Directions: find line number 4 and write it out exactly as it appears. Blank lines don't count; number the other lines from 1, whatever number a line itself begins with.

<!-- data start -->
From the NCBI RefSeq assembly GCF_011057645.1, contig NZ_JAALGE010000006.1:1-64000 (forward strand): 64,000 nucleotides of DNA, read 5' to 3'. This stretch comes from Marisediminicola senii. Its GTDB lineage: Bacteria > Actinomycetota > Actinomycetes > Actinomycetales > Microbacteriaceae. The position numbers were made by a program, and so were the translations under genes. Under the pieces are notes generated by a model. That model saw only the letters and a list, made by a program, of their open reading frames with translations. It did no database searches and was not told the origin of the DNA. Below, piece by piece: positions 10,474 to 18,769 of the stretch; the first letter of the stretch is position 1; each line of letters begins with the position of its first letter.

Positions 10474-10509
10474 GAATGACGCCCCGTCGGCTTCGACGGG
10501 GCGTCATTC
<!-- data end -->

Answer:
10501 GCGTCATTC